Voter ID law born solely of mistrust
An Associated Press article of July 9 exposed the effect of voter ID laws: They do more to prevent votes than to prevent fraud.
In fact, voter impersonation, one form of election fraud, occurs so rarely that it hardly exists.
A July 9 column by Eugene Robinson in the Washington Post cited the probe of election fraud by the Justice Department under President George W. Bush. It was nationwide, lasted five years and convicted a total of only 86 individuals – none of whom was involved in voter impersonation.
You may recall that the Indiana voter ID law came as a result of fearful claims of widespread election fraud – but no specific instances of voter impersonation were ever mentioned. The legislators simply acted on distrust of Indiana voters.
Speaking of trust, with Indianas voting machines you dont really know whether your votes are counted correctly. You know what you asked the machine to record, but you have no evidence that it followed your instructions. The machines produce only final totals.
At least 27 states have adopted a voter-verified paper trail. Each voter is provided with a printed list of his voting choices with only the machine identified. If the printout agrees with the voters intentions, it goes into a protected container to be available if there is a recount or an audit of a specific machine.
Without the paper-trail approach, Indiana is simply asking voters to trust its equipment and procedures while it clearly mistrusts them.
GORDON E. WALTER Fort Wayne
Retired administrator left a lasting mark
This is a farewell to a much-acclaimed leader: Barry Kanpol, dean of IPFWs College of Education and Public Policy, whose administrator duties ended in July.
I learned from him that true mentors encourage courage with a concern for others well-being. I felt much empowered by the integrity and the power of my voice, beyond all the politics and tenure-related hesitations.
I will remember the time he took to give feedback on manuscripts. He did not encourage us to produce a number of journal articles; he had us focus on the process and writing with a civic purpose.
He set the example of a leader who puts faculty and students before technical, institutional and financial constraints. I cannot say that I understood the breadth and the depth of his vision in the short three years I was here, but as much as I was able to grasp, these ideals will be my guidelines.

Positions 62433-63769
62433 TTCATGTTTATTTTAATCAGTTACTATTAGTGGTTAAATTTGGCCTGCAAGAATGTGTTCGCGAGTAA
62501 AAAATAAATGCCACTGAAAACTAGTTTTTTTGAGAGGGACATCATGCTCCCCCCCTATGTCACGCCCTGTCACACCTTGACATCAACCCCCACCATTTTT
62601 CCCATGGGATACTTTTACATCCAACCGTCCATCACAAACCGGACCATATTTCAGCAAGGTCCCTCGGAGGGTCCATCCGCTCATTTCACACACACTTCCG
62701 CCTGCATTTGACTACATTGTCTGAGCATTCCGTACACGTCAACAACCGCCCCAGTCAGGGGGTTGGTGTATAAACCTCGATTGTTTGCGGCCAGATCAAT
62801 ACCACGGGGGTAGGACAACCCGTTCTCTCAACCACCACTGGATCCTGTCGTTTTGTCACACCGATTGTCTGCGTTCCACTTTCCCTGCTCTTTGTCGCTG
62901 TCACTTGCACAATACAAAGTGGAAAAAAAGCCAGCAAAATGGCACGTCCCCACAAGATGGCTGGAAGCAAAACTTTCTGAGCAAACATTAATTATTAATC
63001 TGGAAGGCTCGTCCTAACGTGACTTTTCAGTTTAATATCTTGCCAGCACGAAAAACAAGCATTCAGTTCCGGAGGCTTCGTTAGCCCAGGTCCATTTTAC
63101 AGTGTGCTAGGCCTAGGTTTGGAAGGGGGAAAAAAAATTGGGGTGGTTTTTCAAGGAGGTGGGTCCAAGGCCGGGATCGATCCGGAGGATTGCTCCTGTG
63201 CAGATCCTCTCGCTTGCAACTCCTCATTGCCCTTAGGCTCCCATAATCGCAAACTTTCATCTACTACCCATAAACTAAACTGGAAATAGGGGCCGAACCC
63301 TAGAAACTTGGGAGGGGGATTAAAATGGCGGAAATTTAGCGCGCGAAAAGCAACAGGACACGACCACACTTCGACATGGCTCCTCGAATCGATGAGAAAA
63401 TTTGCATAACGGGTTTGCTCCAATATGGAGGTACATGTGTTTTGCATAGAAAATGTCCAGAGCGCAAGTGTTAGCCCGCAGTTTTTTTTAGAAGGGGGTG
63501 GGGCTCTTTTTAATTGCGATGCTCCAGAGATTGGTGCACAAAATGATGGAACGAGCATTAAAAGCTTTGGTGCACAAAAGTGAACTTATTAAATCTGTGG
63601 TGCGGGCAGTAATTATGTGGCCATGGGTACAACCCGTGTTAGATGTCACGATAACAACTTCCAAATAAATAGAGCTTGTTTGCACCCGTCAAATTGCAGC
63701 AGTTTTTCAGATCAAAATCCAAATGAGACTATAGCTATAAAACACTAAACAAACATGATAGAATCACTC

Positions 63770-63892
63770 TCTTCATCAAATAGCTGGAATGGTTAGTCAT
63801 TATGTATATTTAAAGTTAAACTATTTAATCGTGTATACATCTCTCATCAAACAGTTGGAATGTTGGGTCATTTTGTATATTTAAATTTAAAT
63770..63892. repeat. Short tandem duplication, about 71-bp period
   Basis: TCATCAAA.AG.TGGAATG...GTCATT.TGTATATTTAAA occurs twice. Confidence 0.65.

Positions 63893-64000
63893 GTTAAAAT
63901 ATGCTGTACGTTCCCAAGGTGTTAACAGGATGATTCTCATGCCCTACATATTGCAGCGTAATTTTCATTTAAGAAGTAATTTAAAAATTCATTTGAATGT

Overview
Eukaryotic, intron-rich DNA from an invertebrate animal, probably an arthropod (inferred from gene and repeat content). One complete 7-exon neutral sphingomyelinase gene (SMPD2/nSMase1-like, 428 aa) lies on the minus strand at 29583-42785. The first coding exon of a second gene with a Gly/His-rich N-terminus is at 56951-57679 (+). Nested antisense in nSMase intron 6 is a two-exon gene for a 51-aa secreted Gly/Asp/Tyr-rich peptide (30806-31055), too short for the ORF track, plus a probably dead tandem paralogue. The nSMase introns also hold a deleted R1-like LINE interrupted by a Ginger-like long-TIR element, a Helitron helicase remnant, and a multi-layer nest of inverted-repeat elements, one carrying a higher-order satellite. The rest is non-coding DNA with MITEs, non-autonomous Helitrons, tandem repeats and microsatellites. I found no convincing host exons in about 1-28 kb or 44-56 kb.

Finally, I learned from him that as an academician, you are also an educator, activist and idealist. You need to live your ideals with your ethics. Kanpol leaves a wonderful legacy to faculty, staff and students.
ZEYNEP ISIK-ERCAN Assistant professor of early childhood education, IPFW
Health mandate defense draws on flawed logic
The Unites States Conference of Catholic Bishops showed great courage. This administrations disregard for the First Amendment right to religious liberty is incomprehensible.
In all due respect, the analysis of the Rev. Edward J. Ruetz (Outdated theology drives mandate foes, July 17) is flawed. Theological insight is a progression, not some discontinuous diametrically opposed insight.
The respect for private conscience can never be confused with directly cooperating with evil. With Ruetzs logic one could justify any vicious behavior if the person believed it to be moral. It is this kind of thinking that had contributed to those who betrayed their promises to Christ and his church. It can be used to legitimize behavior that is both seriously sinful and in fact imperils ones immortal soul.
Jesus chose 12 apostles, one of whom was a traitor who chose to think that hope and change rested in political solutions rather than a respect for eternal realities. Contraception and abortion-inducing drugs are not health care. They are a fundamental attack on human dignity and the worth of every genetically complete human.
As Bishop Kevin Rhoades clearly stated, we cannot comply with the law in its current state. Christians were thrown to the lions under a repressive empire, the empire fell, Christs church is still here.
THE REV. GLENN KOHRMAN Elkhart